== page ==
Presentation on theme: "Inclusion in Preschool Is for Everyone!. Learning Objectives: Understand the benefits of inclusion for typically developing children, children with disabilities."— Presentation transcript:
Learning Objectives: Understand the benefits of inclusion for typically developing children, children with disabilities and communities Know five educational goals for preschool children regardless of disability status Know five levels of adaptation for children with disabilities Understand how to adapt activities to children’s special needs
Benefits of Inclusion For typically developing children For children with disabilities For families of typically developing children For families of children with disabilities For the community
Benefits for Typically Developing Children Can develop accurate views of individuals with disabilities Can develop positive attitudes toward people who are different than they are Can learn about altruistic behavior and feel good about helping others Have models of people who overcome challenges
Benefits for Children with Disabilities Have same educational opportunities as others Avoid the negative attitudes of people who have not had contact with disabilities Learn social and communication skills with typically developing children Have realistic life experiences that prepare them to live in their community May develop friendships with typically developing children
Benefits for Families of Typically Developing Children Have opportunities to interact with families of children with disabilities and support them Be better able to teach their children about individual differences and acceptance of people who are different from them
Benefits for Families of Children with Disabilities Learn about typical development, and notice areas in which their children with disabilities are developing well Reduce sense of isolation from others in their communities Develop relationships with families of typically developing children who can provide them with emotional support
Benefits for Communities Offers a more affordable way to get children with special needs into a school program at an early age Can decrease need for special education services throughout the educational lives of children with disabilities
Goals of Preschool Education that Apply to All Children Becoming more confident learners Learning to interact positively with peers Learning to respect others and to celebrate differences Learning to communicate effectively Acquiring and using problem- solving skills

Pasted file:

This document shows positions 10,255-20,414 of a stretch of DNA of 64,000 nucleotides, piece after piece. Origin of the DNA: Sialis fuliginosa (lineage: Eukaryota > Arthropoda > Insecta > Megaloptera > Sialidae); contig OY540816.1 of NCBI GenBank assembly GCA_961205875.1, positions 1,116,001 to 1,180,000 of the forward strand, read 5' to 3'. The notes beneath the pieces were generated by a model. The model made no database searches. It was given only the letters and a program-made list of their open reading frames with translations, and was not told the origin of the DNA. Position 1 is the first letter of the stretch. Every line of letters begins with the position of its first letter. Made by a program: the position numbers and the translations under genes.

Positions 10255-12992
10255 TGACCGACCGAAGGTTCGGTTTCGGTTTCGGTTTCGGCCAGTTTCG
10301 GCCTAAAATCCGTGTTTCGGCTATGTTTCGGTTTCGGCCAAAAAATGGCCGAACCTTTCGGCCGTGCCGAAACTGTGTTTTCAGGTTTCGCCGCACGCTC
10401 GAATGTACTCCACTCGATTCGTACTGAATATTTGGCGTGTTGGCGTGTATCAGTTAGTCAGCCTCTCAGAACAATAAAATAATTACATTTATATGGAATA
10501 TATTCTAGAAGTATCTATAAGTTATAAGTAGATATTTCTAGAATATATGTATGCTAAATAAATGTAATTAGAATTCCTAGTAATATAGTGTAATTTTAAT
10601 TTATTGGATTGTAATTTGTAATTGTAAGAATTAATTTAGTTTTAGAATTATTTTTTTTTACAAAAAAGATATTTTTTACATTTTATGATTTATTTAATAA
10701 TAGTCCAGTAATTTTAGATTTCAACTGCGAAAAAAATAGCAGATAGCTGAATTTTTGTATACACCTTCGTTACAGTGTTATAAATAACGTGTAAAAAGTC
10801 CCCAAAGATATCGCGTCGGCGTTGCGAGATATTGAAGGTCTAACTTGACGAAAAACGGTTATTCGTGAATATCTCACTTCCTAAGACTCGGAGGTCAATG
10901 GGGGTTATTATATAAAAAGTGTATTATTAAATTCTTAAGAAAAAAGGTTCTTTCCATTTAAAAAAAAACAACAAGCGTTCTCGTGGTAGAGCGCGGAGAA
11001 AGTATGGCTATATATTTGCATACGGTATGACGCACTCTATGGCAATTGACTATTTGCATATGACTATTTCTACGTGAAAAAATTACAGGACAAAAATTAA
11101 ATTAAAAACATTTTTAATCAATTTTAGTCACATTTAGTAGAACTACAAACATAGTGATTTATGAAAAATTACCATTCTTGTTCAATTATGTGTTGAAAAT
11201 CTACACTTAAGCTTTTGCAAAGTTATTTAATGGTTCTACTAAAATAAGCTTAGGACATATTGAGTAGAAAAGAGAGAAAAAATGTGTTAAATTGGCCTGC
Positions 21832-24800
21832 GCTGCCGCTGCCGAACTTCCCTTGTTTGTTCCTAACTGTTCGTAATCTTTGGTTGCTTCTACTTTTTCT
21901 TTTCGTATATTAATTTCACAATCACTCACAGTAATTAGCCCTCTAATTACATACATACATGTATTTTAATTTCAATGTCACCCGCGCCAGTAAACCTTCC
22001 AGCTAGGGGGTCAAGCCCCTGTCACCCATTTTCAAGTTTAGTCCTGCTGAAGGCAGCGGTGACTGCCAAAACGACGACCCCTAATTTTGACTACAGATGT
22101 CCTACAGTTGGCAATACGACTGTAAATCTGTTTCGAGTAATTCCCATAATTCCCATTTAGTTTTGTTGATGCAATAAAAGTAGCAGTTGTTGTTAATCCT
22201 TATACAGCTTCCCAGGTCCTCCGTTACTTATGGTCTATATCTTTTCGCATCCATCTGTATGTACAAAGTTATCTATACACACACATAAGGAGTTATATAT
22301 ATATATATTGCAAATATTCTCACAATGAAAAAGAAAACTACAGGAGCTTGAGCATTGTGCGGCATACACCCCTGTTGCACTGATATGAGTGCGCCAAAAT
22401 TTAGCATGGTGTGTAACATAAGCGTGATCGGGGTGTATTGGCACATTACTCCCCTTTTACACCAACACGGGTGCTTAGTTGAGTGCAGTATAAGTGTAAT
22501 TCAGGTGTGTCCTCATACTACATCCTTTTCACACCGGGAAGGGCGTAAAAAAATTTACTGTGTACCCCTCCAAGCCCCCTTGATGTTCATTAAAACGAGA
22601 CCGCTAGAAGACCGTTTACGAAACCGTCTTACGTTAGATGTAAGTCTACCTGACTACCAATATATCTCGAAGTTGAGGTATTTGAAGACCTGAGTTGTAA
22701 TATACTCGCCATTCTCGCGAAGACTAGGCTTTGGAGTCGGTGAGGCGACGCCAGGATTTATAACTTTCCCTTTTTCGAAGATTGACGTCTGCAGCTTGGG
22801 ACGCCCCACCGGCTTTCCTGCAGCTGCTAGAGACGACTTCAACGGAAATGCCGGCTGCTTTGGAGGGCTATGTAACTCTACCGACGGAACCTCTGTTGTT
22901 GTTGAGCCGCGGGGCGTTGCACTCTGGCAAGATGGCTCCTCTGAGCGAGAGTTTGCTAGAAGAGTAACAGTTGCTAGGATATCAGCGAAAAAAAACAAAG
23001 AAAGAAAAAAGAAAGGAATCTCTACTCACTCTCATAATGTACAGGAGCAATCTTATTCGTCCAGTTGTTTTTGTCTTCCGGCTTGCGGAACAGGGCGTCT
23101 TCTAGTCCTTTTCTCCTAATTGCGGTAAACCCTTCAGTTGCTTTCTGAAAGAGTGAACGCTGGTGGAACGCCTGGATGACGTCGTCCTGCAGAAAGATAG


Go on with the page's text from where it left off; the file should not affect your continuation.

Issues in Selection of Preschools for Inclusion Programs Physical facility Transportation Staffing
Models of Inclusion for Children with Special Needs Full inclusion in class with typically developing children Partial inclusion with some individualized instruction Specialized classroom for children with special needs
Five Levels of Adaptations to Children’s Special Needs Environment Activity Materials Instructions Assistance
Adaptation: Environment Make seating, materials and activities accessible for all children – Room setup – Adaptive equipment – Positioning of child in the room
Adaptation: Activity Consider whether you need to adjust the following: -- length of time allowed for the activity -- the types of responses required of the children
Adaptation: Materials Examples: -- making a crayon or pencil larger by wrapping foam or play doh around it -- substituting a hollow ball or a ball made of foam for a regular ball
Adaptation: Instructions May be modified by: -- using pictures as well as words -- giving instructions one step at a time rather than all at once -- giving a child with disabilities a “helper”– another child or adult who can repeat instructions as needed
Adapting Activities to Children’s Special Needs 1.Break down the activity into steps. 2.Think about what steps the child with special needs can do, and what steps will need to be modified. 3.Determine the best modifications based on least intrusive means. 4.Notice how the child does with the modifications, so that you can use this information for other activities.
Two Views of the Classroom Some teachers think of their class as a group in which all children are expected to conform to the whole. Other teachers think of their class as a group of individuals, each with their own personalities, skills and needs. Teachers who think the second way have more success with inclusion.
Celebrate Differences! This is the principle that makes the second group do well. For them, it isn’t just the children with special needs who need adaptations. Every child needs them from time to time, and to help children learn up to their potential and to be eager learners, it is important to recognize those needs and accommodate them as best we can in the classroom.